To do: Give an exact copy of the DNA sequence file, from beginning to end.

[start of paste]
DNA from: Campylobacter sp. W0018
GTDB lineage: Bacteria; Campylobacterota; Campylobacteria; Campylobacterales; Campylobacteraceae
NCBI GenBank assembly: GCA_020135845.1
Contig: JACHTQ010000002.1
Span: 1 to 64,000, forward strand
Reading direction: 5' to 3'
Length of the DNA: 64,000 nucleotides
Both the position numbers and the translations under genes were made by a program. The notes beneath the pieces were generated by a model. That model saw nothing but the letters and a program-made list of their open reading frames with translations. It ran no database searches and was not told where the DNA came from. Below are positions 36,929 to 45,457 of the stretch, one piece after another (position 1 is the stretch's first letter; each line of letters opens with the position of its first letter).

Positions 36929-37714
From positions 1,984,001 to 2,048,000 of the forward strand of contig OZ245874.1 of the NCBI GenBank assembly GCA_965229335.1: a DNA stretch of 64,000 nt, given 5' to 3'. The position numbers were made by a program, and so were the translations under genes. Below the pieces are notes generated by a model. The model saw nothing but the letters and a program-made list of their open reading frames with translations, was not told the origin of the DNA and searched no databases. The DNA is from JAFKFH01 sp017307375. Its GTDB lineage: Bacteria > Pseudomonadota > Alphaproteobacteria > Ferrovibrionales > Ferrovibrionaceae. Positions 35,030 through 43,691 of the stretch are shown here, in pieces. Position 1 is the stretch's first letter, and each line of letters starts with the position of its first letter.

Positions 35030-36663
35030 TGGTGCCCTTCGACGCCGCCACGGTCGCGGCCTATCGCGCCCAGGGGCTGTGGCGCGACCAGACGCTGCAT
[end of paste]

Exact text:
DNA from: Campylobacter sp. W0018
GTDB lineage: Bacteria; Campylobacterota; Campylobacteria; Campylobacterales; Campylobacteraceae
NCBI GenBank assembly: GCA_020135845.1
Contig: JACHTQ010000002.1
Span: 1 to 64,000, forward strand
Reading direction: 5' to 3'
Length of the DNA: 64,000 nucleotides
Both the position numbers and the translations under genes were made by a program. The notes beneath the pieces were generated by a model. That model saw nothing but the letters and a program-made list of their open reading frames with translations. It ran no database searches and was not told where the DNA came from. Below are positions 36,929 to 45,457 of the stretch, one piece after another (position 1 is the stretch's first letter; each line of letters opens with the position of its first letter).

Positions 36929-37714
From positions 1,984,001 to 2,048,000 of the forward strand of contig OZ245874.1 of the NCBI GenBank assembly GCA_965229335.1: a DNA stretch of 64,000 nt, given 5' to 3'. The position numbers were made by a program, and so were the translations under genes. Below the pieces are notes generated by a model. The model saw nothing but the letters and a program-made list of their open reading frames with translations, was not told the origin of the DNA and searched no databases. The DNA is from JAFKFH01 sp017307375. Its GTDB lineage: Bacteria > Pseudomonadota > Alphaproteobacteria > Ferrovibrionales > Ferrovibrionaceae. Positions 35,030 through 43,691 of the stretch are shown here, in pieces. Position 1 is the stretch's first letter, and each line of letters starts with the position of its first letter.

Positions 35030-36663
35030 TGGTGCCCTTCGACGCCGCCACGGTCGCGGCCTATCGCGCCCAGGGGCTGTGGCGCGACCAGACGCTGCAT